One of the more controversial things I do in class is help my students understand that “acts of God” and supernatural events in the Bible (and other holy books) might have natural explanations, explanations that were unavailable and unimaginable to people in ancient times. To teach this concept I use two examples: demon possessions, and the event of the Nile River turning into blood, as described in the Exodus story. I will first address the issue of demon possessions.
Given the total lack of medical and scientific knowledge during Biblical times, it is easy to understand why and how people back then may have confused epileptic seizures for demon possessions. Literally speaking, it was the best explanation they could come up with.
Many of my students believe in demon possessions, but most do not. But they all agree that a paramedic kit is more important to have around than an exorcist kit. And they all agree they would first call 911 and seek medical assistance before calling a priest to perform and exorcism.
By suggesting to my students that demon possessions (as described in the Bible) could have been seizures I have put myself at odds with some conservative Christian parents and pastors. Consequently, I have been accused of calling into question the “truthfulness” of the Bible in my classroom, an accusation that fueled threats of lawsuits against me and the school district back in 1996. Over the years I have made it very clear to my critics and students that I am not calling into question the “legitimacy” of Bible, but rather the ability of people two thousand years ago – who had absolutely no modern-day understanding of the material world – to scientifically understand and explain natural phenomena.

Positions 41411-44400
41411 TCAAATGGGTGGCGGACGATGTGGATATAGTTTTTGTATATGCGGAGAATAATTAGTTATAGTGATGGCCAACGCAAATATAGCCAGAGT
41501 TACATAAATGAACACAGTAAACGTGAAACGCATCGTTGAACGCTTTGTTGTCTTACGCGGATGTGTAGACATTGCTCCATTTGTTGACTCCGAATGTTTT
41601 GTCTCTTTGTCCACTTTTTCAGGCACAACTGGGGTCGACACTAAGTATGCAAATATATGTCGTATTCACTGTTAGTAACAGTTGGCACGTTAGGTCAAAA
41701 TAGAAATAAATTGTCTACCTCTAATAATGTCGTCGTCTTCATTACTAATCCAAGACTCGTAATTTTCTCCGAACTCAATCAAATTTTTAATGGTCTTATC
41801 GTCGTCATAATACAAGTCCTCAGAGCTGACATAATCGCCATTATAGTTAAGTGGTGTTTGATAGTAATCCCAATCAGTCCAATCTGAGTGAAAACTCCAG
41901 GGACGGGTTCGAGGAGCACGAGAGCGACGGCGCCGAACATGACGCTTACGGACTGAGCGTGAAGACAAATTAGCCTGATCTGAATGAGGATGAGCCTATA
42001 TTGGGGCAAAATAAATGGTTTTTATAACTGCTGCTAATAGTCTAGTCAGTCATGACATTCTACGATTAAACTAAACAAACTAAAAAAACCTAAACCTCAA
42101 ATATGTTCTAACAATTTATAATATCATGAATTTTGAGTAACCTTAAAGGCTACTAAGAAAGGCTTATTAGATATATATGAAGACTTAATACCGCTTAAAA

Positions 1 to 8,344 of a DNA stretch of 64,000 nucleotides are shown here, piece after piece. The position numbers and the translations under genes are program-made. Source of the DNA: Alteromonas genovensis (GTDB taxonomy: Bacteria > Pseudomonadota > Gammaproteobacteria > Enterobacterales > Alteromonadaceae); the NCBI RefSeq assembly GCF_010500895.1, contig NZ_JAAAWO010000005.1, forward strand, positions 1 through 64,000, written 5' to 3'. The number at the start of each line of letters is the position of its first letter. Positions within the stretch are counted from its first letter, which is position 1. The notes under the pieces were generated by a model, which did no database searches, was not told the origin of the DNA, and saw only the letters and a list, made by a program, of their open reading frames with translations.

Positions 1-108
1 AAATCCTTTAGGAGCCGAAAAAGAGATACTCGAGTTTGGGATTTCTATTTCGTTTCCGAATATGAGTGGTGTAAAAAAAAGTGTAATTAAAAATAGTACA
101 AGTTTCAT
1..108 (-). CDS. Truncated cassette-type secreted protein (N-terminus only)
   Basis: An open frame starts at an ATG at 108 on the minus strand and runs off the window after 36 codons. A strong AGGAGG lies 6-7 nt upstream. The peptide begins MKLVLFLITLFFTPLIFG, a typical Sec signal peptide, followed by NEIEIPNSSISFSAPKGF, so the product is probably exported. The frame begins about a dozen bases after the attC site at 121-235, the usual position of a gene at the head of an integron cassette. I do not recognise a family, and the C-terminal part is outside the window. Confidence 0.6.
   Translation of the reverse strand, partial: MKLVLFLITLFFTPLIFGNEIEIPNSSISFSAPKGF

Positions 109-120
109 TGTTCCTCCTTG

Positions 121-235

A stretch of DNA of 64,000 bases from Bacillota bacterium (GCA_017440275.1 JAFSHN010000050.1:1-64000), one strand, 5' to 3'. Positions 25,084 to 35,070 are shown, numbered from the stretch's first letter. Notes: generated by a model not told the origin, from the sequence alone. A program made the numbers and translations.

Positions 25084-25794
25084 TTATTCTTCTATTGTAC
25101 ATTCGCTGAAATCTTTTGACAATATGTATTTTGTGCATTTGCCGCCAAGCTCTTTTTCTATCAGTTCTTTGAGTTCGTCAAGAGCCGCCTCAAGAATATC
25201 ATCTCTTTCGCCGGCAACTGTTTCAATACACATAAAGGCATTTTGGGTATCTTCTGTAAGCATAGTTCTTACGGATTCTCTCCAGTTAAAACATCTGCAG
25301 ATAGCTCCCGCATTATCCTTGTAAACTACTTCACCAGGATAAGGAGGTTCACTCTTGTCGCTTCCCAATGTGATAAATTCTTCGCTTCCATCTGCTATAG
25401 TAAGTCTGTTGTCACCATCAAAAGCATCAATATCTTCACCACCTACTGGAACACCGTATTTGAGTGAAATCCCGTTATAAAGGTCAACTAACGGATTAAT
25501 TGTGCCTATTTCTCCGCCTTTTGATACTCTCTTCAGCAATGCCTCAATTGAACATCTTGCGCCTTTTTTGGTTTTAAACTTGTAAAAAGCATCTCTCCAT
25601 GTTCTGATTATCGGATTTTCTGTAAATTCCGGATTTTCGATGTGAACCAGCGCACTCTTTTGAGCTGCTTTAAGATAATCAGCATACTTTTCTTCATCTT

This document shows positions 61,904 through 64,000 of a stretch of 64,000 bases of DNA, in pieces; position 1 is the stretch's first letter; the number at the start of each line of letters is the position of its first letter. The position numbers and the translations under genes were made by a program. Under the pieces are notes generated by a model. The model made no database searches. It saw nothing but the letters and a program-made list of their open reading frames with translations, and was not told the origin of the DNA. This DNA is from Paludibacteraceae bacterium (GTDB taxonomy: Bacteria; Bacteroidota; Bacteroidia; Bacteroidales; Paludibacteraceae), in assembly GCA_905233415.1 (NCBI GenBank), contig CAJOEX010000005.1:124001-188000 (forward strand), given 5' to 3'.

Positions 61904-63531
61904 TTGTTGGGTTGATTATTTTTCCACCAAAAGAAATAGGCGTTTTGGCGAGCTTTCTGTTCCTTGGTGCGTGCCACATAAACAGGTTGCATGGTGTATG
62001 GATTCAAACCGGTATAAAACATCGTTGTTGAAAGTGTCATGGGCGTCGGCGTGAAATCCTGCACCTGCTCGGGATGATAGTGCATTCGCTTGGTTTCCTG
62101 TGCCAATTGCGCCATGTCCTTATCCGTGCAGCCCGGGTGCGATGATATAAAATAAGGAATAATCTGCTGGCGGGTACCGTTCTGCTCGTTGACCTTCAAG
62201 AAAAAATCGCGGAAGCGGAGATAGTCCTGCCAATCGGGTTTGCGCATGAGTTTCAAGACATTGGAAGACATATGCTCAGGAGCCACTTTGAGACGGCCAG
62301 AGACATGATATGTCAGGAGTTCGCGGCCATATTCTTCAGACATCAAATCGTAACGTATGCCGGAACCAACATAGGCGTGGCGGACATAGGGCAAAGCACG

Another example that I bring to the attention of my students is the story of God turning the Nile River into blood, the first plague on Egypt sent by God to force Pharaoh into emancipating the Hebrew slaves. Most of my students are aware of the story, but most are not aware that rivers, lakes, and streams often turn brilliant red. Red algae or suspended sediments can turn water red, it is a natural phenomenon. Is this what really happened in Egypt during biblical times? This is a question I expect my students to seriously consider.
The below photos are some recent examples of water during blood-red. The first one is a lake in Australia, the next is the Yangtze River in China, and the bottom one is a small stream in Texas.
I tell my students it is easy to understand how people in the ancient world may have seen water, as pictured in the above photos, as “blood” and an “act of God.” However, for people who believe the Bible is the inerrant word of God, this kind of challenging-a-student-to-think approach is an attack on the Bible and God. I disagree. To ignore the possibility, to “shelter” students from discussions about how some natural events were completely misunderstood by the people in biblical times who wrote about them, is to deny students an opportunity to gain new insights into the Bible and the people who wrote it. Your thoughts? I would love to hear them.